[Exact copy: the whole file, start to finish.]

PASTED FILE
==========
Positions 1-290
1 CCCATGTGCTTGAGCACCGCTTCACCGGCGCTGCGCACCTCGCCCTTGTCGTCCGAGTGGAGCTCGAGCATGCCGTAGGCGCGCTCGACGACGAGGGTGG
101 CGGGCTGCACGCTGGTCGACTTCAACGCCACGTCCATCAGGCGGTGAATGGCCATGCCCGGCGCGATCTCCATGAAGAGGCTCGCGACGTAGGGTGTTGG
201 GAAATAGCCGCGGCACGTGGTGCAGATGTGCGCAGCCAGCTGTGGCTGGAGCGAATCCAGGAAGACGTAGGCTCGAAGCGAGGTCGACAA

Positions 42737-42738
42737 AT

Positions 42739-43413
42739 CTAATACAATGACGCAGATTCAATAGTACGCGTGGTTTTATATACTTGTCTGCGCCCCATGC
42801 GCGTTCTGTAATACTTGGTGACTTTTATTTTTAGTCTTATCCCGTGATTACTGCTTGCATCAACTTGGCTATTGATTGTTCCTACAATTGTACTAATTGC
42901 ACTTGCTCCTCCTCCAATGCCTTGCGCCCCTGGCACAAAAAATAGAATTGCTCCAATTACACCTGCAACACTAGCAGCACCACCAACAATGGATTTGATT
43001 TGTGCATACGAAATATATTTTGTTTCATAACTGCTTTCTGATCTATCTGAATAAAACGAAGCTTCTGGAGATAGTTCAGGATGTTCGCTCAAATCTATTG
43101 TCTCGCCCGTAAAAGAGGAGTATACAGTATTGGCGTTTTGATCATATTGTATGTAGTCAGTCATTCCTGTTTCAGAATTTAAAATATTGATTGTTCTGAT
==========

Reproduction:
Positions 1-290
1 CCCATGTGCTTGAGCACCGCTTCACCGGCGCTGCGCACCTCGCCCTTGTCGTCCGAGTGGAGCTCGAGCATGCCGTAGGCGCGCTCGACGACGAGGGTGG
101 CGGGCTGCACGCTGGTCGACTTCAACGCCACGTCCATCAGGCGGTGAATGGCCATGCCCGGCGCGATCTCCATGAAGAGGCTCGCGACGTAGGGTGTTGG
201 GAAATAGCCGCGGCACGTGGTGCAGATGTGCGCAGCCAGCTGTGGCTGGAGCGAATCCAGGAAGACGTAGGCTCGAAGCGAGGTCGACAA

Positions 42737-42738
42737 AT

Positions 42739-43413
42739 CTAATACAATGACGCAGATTCAATAGTACGCGTGGTTTTATATACTTGTCTGCGCCCCATGC
42801 GCGTTCTGTAATACTTGGTGACTTTTATTTTTAGTCTTATCCCGTGATTACTGCTTGCATCAACTTGGCTATTGATTGTTCCTACAATTGTACTAATTGC
42901 ACTTGCTCCTCCTCCAATGCCTTGCGCCCCTGGCACAAAAAATAGAATTGCTCCAATTACACCTGCAACACTAGCAGCACCACCAACAATGGATTTGATT
43001 TGTGCATACGAAATATATTTTGTTTCATAACTGCTTTCTGATCTATCTGAATAAAACGAAGCTTCTGGAGATAGTTCAGGATGTTCGCTCAAATCTATTG
43101 TCTCGCCCGTAAAAGAGGAGTATACAGTATTGGCGTTTTGATCATATTGTATGTAGTCAGTCATTCCTGTTTCAGAATTTAAAATATTGATTGTTCTGAT